Learn how to make this iconic shortcrust cookie at home with my easy Speculoos cookie recipe! Add these to your cookie tray this holiday season for a wonderful treat!
This fall my sisters and I took a trip to Minneapolis/St. Paul. We stopped at a charming Scandinavian bakery for lunch, and they were selling tins of Speculaas cookies imported from “Holland.”
I was planning on recreating those crispy spiced cookies, so I purchased a tin and brought it home.
What I found when I tried them was a delicious, somewhat spicy cookie that was perfect to accompany my matcha.
So I got to work testing my homemade version of these Belgian spice cookies, and came up with this delicious treat!
Okay, let me show you how to make them!
Here’s a video tutorial in case you learn better that way. The written tutorial and recipe card are below!
Speculoos vs Speculaas
A quick word about…wording!
Traditionally, Speculaas cookies are made with more spices than Speculoos. So while Speculaas cookies include several different spices, Speculoos cookies usually only contain cinnamon. They were a more affordable version than Speculaas.
Also, Speculaas come from the Netherlands, whereas Speculoos are from Belgium. These are also known as Dutch Windmill Cookies, but they can be made into any shape you like!
These days, Speculaas and Speculoos can be used interchangeably.
A very popular brand of Speculoos is Biscoff cookies. You can find them at most grocery stores.
I’ve included several spices in my Speculoos recipe, but you can leave out all but the cinnamon for a more traditional version.
Think of my recipe as a hybrid between Speculaas and Speculoos!
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Here’s everything you’ll need to make these homemade Speculoos cookies:
- Butter: I use salted Kerrygold butter because I adore the flavor. If you prefer a less salty cookie, you can opt for unsalted butter.
- Light Brown Sugar: Traditionally, speculoos cookies are made with Belgian “candi sugar” or “candi sugar syrup.” However, that isn’t readily available in the US, so I used light brown sugar to develop this recipe. For a stronger flavor, you could use dark brown sugar instead.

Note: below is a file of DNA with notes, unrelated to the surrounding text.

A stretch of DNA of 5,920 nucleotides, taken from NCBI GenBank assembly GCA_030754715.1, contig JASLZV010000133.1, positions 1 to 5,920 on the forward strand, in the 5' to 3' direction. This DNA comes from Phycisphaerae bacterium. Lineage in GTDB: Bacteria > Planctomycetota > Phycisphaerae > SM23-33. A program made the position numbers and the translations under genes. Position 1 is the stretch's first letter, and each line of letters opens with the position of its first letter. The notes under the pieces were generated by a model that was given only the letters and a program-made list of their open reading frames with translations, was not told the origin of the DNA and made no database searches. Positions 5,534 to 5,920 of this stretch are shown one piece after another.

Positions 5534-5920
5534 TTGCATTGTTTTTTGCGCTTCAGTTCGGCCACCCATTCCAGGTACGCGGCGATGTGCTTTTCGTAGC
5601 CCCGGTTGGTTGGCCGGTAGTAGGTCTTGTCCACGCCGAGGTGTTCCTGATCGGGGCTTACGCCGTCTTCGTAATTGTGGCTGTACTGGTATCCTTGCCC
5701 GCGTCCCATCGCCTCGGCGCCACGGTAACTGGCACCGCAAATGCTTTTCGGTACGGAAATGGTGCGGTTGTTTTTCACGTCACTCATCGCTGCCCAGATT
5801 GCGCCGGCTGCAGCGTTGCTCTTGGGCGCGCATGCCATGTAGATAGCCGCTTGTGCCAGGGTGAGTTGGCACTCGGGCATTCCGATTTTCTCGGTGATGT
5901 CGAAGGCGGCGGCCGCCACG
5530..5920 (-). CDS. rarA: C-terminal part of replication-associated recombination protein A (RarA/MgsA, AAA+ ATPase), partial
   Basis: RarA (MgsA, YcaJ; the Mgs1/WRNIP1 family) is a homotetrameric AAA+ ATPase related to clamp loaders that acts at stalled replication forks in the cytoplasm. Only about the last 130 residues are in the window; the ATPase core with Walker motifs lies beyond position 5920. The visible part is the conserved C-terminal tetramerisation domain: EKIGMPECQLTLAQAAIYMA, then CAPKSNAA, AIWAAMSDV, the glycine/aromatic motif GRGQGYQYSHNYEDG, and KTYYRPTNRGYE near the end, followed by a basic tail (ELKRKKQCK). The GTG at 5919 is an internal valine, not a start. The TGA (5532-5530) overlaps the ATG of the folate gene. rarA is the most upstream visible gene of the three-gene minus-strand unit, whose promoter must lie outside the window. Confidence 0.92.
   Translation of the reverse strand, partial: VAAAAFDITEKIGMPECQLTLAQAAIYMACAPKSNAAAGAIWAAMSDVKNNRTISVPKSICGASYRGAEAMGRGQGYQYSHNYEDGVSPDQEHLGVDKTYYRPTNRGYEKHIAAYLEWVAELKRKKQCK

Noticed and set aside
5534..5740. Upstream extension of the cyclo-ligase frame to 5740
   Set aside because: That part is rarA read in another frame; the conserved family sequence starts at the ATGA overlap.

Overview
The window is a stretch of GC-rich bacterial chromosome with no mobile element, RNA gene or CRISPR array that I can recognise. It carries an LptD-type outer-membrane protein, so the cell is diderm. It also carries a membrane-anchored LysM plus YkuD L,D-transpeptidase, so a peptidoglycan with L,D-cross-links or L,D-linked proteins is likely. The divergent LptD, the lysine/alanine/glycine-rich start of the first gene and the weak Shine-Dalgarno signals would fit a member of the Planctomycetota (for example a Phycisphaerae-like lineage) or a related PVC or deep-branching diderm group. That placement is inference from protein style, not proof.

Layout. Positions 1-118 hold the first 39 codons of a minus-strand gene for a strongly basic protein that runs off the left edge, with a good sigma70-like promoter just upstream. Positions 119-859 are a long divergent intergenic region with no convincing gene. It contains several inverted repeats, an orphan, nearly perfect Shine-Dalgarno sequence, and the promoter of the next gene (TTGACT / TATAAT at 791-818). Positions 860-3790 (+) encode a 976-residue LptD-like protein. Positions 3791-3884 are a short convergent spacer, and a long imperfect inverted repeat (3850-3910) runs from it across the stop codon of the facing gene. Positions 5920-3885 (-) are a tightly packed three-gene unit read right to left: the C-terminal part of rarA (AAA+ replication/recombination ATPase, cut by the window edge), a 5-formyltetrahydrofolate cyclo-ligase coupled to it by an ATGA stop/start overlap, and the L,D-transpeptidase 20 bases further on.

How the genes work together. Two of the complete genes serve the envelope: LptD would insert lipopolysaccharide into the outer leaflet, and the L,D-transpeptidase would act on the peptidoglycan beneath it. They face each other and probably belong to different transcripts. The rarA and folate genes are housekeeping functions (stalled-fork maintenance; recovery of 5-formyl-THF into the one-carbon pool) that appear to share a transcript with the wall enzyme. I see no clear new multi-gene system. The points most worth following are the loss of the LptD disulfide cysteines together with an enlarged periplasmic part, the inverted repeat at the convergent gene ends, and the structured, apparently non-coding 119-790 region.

- Egg: I use organic/pasture raised eggs whenever possible.
- Vanilla Extract: This isn’t a strictly necessary ingredient, but I love the flavor it imparts.
- All-purpose Flour: I use organic all purpose flour, but any AP flour should do as well.
- Almond Flour: This adds a little something extra to the texture. It’s a lovely addition in my opinion. Target has it for a decent price.
- Baking Soda: This aids in the browning of the cookies.
- Salt: I use unrefined sea salt. Again, I like a cookie with a good amount of salt. You may find that the amount I include is too much for your personal tastes, in which case you can reduce the salt by a little.
- Cinnamon: As I mentioned above, the traditional cookies are made with just cinnamon and no other spices. Also, cassia cinnamon instead of true cinnamon was used. But you can definitely use whatever cinnamon you have on hand!
You can also add white pepper to the spice blend. I don’t prefer the taste of white pepper, so I left it out. But you can add a pinch if you like!
Also, the amount of spices you use is totally up to you! Use less spices if you prefer a lightly flavored Speculoos cookie, or more if you want it extra spicy!
How To Make Speculoos Cookies at Home:
Start by creaming together the butter and brown sugar with a hand mixer until light and fluffy. You don’t have to go too crazy here, but you want to make sure the butter and sugar are thoroughly mixed.
You’ll want to do this in a large bowl since this is where the final cookie dough will be mixed.
Next, add the egg and vanilla extract and beat again until well combined.